Contractors working for Google reportedly targeted homeless people with “dark skin” to help train a facial recognition system.
As reported by our sister publication AI News, facial recognition algorithms have well-documented problems when it comes to identifying people of colour. Part of the reason for the disparity is that most data sets for training algorithms have little diversity.
Any responsible tech company will want to ensure their facial recognition technologies are equally accurate across society before they’re further deployed in areas such as law enforcement; which even some police have voiced concerns may lead to increased bias.
However, it seems in a bid to prevent bias with its own facial recognition algorithms, Google has walked right into another controversy. The situation raises further questions about how to ethically harvest data.
The approach taken by the company reportedly contracted by Google is quite possibly the perfect example of what not to do.
Workers were employed by staffing firm Randstad, but directed by Google managers, to specifically seek out people with “darker skin tones” and those who may be enticed by a financial reward in the form of a $5 gift card.
“They said to target homeless people because they’re the least likely to say anything to the media,” a former contractor told the New York Daily News. “The homeless people didn’t know what was going on at all.”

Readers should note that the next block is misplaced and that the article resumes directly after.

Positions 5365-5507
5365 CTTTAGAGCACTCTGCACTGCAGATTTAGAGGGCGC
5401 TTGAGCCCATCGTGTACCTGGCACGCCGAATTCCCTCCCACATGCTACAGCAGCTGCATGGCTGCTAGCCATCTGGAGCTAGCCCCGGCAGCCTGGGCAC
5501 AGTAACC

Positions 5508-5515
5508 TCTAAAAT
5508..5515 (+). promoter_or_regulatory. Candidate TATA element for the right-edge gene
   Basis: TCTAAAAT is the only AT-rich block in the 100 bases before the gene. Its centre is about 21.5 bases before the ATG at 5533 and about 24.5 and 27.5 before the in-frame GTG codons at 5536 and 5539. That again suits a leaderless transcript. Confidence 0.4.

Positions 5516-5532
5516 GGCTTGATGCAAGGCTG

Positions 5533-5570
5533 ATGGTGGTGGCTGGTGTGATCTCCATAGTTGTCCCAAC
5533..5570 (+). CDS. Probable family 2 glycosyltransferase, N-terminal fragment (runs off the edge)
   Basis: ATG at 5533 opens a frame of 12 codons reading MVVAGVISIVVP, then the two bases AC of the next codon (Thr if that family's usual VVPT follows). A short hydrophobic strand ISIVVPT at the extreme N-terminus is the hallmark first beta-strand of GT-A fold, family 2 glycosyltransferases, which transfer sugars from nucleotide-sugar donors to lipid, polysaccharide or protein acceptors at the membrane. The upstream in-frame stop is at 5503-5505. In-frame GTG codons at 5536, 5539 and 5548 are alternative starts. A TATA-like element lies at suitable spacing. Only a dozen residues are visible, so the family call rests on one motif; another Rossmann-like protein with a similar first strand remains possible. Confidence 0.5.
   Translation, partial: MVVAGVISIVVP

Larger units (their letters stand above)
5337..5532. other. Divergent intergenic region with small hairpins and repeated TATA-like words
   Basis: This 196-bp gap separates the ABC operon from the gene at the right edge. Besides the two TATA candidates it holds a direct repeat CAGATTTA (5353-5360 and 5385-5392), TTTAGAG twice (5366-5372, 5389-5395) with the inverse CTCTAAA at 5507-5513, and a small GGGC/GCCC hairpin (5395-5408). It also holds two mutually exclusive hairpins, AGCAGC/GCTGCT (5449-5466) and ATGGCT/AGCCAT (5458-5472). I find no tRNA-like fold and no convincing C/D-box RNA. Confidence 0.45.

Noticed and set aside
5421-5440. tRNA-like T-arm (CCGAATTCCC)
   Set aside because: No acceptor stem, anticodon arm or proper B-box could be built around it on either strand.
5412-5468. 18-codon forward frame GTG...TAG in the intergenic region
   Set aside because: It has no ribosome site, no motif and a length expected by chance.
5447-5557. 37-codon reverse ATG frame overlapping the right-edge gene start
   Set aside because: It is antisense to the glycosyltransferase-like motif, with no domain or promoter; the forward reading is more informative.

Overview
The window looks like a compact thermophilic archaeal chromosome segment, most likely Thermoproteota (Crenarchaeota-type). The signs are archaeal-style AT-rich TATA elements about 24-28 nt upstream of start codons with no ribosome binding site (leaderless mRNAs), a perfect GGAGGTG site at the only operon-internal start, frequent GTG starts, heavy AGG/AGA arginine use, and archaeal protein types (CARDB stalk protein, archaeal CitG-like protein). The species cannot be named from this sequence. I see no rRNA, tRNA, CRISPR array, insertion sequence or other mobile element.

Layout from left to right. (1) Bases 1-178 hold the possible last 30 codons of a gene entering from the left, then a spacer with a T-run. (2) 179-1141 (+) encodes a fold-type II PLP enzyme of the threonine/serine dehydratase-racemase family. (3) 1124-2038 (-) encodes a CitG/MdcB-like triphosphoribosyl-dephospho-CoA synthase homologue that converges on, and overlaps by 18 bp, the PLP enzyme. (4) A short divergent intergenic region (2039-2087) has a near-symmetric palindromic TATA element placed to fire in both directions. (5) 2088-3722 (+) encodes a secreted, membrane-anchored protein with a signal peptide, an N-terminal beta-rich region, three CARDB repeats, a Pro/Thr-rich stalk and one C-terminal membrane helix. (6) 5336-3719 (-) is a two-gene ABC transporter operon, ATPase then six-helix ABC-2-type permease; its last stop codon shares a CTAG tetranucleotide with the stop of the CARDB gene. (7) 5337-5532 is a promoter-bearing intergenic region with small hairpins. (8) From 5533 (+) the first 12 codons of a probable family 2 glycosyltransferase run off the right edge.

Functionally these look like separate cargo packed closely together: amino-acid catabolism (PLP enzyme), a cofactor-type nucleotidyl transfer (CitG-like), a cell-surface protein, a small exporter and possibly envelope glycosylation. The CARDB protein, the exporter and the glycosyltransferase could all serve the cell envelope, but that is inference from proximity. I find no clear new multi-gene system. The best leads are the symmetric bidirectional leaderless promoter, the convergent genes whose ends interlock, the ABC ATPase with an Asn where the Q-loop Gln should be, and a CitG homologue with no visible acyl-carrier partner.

“I feel like they wanted us to prey on the weak,” another contractor said.
Deceptive tactics were said to have been used by the contractors to get people to agree with the face scans; including calling it a ‘selfie game’. Devices that research subjects were given to “play with” were actually taking scans of their face.
The face scans of the participants were harvested to help train Google’s facial recognition algorithms for an improved “face unlock” set to debut in their upcoming flagship smartphone, the Pixel 4.
“This is totally unacceptable conduct from a Google contractor. It’s why the way AI is built today needs to change,” tweeted Jake Snow, an attorney with the ACLU of Northern California. “The answer to algorithmic bias is not to target the most vulnerable.”
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